Thursday, March 1, 2012

The Backlash

The past week has been an interesting week for me as the Blog Master of Hk_Arts. Most of the community has had a polarizing reaction to the review I gave to Private Lives. I think it a little odd that I gave another review the same week to another company for their production of Fool La La and no one said anything despite it being one of the best shows of the year, in my opinion.

Most of the writing/blogger community has praised me for being honest and shared with me some "not so nice" feelings about the English speaking theatre community in Hong Kong. Some people jump to the defense of the companies and declare that the productions are "amateur" and therefore shouldn't be held to such a high standard. Here is my official statement about this past weeks' hoop lah.

1) Some times people don't like what you do... Get over it
I was raised to be a very tough artist. I was blessed with having the training to make me a very good artist but also to have been rejected enough times to grow a back bone. Because theatre is so competitive in the States we are given a dose of salt which each one of our classes. Examples being, "Learn a trade, you know you're never going to be paid artist.", "Your vision was interesting but was poorly executed." and the personal favorite I was ever told by a teacher, "Your talent is average, so you're going to have to make up for it in other ways."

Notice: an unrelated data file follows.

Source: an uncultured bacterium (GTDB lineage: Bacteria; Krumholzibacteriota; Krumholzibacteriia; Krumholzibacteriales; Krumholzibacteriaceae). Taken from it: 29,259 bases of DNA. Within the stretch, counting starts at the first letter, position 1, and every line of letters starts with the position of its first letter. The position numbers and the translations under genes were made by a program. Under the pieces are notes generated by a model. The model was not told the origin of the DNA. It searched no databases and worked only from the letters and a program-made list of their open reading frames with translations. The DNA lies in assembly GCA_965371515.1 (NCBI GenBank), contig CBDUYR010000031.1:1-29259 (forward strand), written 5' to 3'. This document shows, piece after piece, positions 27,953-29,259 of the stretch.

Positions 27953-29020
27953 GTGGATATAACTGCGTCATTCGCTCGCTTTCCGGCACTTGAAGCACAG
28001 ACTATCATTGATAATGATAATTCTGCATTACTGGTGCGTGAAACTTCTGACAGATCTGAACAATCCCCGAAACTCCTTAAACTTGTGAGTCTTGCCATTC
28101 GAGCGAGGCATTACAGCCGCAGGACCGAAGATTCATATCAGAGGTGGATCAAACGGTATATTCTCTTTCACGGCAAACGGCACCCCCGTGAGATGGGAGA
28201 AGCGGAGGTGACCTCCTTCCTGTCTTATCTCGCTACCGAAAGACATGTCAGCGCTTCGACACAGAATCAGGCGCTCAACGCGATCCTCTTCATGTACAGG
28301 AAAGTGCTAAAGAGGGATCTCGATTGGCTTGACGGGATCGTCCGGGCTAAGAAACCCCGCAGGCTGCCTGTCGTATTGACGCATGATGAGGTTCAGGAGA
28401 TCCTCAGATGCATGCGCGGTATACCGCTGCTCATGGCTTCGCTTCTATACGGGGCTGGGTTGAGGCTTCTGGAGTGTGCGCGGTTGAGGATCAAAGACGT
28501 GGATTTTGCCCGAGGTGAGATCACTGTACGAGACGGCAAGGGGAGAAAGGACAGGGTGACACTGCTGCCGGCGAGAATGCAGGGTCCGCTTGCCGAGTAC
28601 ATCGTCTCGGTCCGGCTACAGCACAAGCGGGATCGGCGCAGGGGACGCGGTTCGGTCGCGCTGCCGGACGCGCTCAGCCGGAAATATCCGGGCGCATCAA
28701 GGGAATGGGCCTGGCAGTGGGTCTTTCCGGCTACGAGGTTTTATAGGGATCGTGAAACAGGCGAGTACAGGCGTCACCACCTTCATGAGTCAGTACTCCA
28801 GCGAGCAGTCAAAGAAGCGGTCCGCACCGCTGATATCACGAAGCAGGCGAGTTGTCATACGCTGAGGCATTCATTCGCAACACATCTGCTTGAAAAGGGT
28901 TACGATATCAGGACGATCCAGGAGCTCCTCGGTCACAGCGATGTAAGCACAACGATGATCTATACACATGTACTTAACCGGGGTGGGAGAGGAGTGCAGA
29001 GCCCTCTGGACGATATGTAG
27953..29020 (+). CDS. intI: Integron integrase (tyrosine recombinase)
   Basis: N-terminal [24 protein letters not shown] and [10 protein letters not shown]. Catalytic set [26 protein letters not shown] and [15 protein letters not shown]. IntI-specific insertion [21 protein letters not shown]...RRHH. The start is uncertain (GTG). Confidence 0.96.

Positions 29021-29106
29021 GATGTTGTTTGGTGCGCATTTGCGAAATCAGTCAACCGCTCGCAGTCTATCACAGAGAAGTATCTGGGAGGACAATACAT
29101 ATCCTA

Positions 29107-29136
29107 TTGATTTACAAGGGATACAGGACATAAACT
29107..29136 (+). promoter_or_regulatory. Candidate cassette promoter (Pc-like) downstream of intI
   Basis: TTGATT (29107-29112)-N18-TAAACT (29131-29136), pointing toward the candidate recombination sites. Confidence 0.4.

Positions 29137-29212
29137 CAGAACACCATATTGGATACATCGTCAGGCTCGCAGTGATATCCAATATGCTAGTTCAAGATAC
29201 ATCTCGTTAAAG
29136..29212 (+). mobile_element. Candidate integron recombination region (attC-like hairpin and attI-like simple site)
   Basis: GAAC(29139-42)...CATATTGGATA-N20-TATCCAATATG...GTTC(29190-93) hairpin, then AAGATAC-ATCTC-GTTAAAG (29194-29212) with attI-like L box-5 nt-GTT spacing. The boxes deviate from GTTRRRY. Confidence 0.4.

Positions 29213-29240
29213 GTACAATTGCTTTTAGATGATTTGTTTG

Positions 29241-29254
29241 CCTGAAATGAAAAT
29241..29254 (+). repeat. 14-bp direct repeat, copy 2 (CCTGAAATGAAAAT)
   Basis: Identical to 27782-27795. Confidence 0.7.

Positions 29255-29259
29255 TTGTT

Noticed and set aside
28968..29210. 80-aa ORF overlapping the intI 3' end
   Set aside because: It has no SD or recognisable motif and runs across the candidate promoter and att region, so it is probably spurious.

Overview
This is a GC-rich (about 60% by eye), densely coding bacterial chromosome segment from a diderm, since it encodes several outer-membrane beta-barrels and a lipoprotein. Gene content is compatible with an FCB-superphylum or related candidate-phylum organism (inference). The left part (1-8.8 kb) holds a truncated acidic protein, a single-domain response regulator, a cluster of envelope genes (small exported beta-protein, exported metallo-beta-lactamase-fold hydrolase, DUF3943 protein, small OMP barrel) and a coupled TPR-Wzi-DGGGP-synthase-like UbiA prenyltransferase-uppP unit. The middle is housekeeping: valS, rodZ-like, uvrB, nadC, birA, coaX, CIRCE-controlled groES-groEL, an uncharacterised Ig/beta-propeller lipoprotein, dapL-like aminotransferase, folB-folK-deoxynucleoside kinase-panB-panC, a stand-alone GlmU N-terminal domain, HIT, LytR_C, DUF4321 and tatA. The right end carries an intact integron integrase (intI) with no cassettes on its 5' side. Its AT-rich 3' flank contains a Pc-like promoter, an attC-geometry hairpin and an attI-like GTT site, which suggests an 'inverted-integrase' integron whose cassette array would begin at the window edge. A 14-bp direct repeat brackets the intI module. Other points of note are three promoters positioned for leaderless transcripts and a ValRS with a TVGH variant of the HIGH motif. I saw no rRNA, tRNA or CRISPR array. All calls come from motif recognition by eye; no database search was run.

This may seem like a tough way to train young theatre artists but I'm grateful for it now. Frankly, I'm used to people telling me that I suck. I'm always pleasantly surprised when someone likes what I do. I'm happy knowing that I did a good job in my eyes. It may sound a little egotistical but I respect the opinion of my cast and crew the most when it comes to my work.

And if by off chance, someone doesn't like what you do, ask them what they think you can do better.
Dialogue between actor and audience should be encouraged and we shouldn't feel scared to tell people that they suck because they're our friends or co-workers. All press is good. It means you did something that caught their attention.

2) Pre casting is Stupid
I have a serious problem with precasting. I think it's a sign of a weak director to only cast those you know without seeing what they can do with the text. Sure, it's really nice to work with your friends but you might find someone who is better than your friend. I have no problem NOT casting someone I know. (Just ask a couple of my friends that I've rejected.) It might hurt their feelings but if they respect the craft then they will know it's not personal.